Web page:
Delhi officials ask ex-007 Brosnan to explain Indian ad

Former 007 star Pierce Brosnan has been asked to explain why he features in a commercial for an Indian mouth freshener linked to chewing tobacco. (Screenshot)
Updated 15 February 2018
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Delhi officials ask ex-007 Brosnan to explain Indian ad

NEW DELHI: Former 007 star Pierce Brosnan has been asked to explain why he features in a commercial for an Indian mouth freshener linked to chewing tobacco, Delhi authorities said Wednesday.
Health officials in the Indian capital said they had issued a show cause notice requiring Brosnan justify his starring in a James Bond-style ad dating back to 2016 for pan masala — a mixture of betel nut, spices and sometimes tobacco.
The adverts for Indian TV channels, newspapers and billboards showed a bearded Brosnan grappling with villains and flirting with beautiful women before revealing a can of pan masala, a twist that invited ridicule at the time.
But local authorities remain less than impressed, insisting the ads are still at large and warning the 64-year-old Irish actor he could be violating Indian laws against tobacco advertising.
“We saw Pierce Brosnan’s posters advertising Pan Bahar (a pan masala brand) at tobacco shops in Delhi in the last fortnight,” S.K Arora, a health department officer with the Delhi government, told AFP.
Arora said authorities had reached out to Brosnan through Pan Bahar, the pan masala company in question and “even directly on his Twitter account” — but had not heard back.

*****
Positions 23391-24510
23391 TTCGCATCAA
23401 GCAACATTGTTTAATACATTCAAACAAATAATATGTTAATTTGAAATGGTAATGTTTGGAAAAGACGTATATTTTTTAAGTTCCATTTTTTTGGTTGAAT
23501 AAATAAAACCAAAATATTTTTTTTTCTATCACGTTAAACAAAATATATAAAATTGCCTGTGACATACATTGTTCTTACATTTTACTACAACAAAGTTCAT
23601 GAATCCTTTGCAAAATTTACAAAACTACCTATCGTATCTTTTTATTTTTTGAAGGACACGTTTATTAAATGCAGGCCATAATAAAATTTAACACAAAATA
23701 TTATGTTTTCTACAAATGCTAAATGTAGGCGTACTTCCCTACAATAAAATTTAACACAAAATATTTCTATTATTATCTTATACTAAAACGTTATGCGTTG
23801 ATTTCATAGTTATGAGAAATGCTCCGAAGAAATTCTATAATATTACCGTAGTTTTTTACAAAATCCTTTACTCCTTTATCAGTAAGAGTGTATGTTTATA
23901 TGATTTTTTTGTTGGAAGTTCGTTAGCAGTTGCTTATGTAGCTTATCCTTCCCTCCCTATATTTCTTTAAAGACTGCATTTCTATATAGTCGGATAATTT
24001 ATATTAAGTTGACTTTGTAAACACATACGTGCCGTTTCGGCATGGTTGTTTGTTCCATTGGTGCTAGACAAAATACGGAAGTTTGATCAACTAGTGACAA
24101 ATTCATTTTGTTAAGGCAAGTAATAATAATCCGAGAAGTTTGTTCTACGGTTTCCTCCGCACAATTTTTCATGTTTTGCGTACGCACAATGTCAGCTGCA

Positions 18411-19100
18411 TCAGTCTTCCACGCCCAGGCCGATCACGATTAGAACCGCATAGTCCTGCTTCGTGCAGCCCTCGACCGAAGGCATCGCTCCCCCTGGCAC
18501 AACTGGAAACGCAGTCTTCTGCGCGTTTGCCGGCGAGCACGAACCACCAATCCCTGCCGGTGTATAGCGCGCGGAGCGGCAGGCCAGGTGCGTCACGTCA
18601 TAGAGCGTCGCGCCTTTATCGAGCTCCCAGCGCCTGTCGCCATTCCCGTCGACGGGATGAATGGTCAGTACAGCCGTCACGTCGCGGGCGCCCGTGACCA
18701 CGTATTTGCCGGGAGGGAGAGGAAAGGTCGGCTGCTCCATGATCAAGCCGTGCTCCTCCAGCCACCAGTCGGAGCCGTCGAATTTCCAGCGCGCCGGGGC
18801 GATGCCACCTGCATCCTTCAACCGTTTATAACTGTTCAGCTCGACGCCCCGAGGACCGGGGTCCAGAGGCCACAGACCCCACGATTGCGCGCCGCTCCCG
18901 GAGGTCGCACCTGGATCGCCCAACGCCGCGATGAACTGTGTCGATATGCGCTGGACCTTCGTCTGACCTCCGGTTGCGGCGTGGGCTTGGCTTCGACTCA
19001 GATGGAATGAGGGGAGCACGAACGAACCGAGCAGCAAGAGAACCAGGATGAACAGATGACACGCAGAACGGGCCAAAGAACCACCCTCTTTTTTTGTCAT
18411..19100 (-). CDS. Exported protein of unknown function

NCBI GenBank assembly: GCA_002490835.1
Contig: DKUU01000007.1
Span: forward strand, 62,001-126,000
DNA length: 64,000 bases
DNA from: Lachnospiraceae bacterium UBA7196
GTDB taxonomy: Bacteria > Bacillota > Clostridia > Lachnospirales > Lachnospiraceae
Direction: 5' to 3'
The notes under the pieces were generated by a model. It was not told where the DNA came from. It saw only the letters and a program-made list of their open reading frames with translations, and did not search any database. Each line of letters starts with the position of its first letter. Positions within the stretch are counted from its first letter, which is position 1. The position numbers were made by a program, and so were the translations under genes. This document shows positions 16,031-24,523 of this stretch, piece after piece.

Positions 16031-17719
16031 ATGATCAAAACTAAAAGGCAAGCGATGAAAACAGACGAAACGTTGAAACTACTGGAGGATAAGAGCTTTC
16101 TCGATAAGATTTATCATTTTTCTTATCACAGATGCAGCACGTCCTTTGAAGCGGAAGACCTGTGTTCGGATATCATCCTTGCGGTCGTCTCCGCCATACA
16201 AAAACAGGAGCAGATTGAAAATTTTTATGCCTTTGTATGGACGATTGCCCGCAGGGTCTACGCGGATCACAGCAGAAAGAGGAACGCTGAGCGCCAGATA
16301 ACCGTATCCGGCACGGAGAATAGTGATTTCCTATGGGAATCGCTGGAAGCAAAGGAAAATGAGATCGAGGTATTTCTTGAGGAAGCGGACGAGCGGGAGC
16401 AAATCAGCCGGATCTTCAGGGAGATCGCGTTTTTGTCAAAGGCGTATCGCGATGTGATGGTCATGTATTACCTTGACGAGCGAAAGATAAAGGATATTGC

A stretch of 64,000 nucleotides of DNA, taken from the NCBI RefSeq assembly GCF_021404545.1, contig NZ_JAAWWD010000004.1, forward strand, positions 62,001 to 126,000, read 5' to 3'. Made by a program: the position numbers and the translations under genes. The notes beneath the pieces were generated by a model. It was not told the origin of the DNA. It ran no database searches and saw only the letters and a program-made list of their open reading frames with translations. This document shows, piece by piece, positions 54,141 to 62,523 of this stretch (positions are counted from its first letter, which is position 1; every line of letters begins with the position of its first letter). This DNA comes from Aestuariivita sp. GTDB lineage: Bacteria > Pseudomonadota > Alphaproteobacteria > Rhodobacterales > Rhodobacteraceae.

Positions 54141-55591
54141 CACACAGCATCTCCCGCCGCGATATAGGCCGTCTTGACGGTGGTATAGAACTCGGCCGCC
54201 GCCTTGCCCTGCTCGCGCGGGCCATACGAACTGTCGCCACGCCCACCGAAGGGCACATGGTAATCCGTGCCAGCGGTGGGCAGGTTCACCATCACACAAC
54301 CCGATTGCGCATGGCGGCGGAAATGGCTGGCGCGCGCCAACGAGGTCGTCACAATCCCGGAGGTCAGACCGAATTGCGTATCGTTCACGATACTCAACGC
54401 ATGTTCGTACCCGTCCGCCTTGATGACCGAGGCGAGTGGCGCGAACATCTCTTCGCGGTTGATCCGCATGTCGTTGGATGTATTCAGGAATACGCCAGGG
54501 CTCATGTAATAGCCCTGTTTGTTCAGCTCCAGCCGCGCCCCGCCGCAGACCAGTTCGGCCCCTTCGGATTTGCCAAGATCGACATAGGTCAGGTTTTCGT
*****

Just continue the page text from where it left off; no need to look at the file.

Brosnan could face a fine of 5000 rupees ($78) or up to two years in jail if he did not answer within 10 days, Arora added.
The makers of Pan Bahar insist their product does not contain nicotine, but many pan masala mixtures in India designed to freshen breath and aid digestion contain tobacco along with pastes, areca nut and spices.
Arora said chewing tobacco had been linked to cancer and millions of Indians chewed pan masala every day. The distinct mixture leaves lurid red stains on the mouth after being chewed or when it is spat out.


Banksy ‘snow’ pollution mural sold for over $130,000

Updated 18 January 2019
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Banksy ‘snow’ pollution mural sold for over $130,000

  • The ‘snow pollution’ mural appeared in the town of Swansea Bay, home to one of the biggest steelworks in the world
  • The buyer will lend the mural to Port Talbot in hopes it would attract international artists to the area

LONDON: A mural by elusive British street artist Banksy depicting a child enjoying falling snow that is in fact pollution from a burning bin has been sold for over $130,000 to a British art dealer.
From one side, the “Season’s Greetings” mural on a concrete block garage in Wales shows a small boy with his tongue out to catch snow that, when viewed from another side, turns out to be ash from an industrial bin.
“I bought it and it cost me a six-figure sum,” John Brandler of Brandler Galleries, told Reuters by telephone.
“I am lending it to Port Talbot for a minimum of two or three years. I want to use it as a center for an art hub that would bring in internationally famous artists to Port Talbot.”
The mural appeared last month in the town on the edge of Swansea Bay, home to one of the biggest steelworks in the world.
Brandler, 63, said the entire mural — on the corner of a garage — had to be moved in one piece. He declined to give a specific price for the piece.
When asked how he could afford such luxuries, he said: “I am an art dealer. I own several Banksies, I also own (John) Constable, (Thomas) Gainsborough, (Joseph Mallord William) Turner, I’ve got (urban artist) Pure Evil — I’ve got all sorts of art.”
“My hobby is my business. The last time I went to work was when I was 18,” Brandler said.
Banksy, who keeps his real name private, has become the most famous street artist in the world by poking fun at the excesses of modern capitalism and lampooning hollow icons, slogans and opinions.
Previous works include “Mobile Lovers” which shows an embrace between lovers who stare over each other’s shoulders at their mobile phones and an abrupt warning near Canary Wharf in London that reads “Sorry! The lifestyle you ordered is currently out of stock.”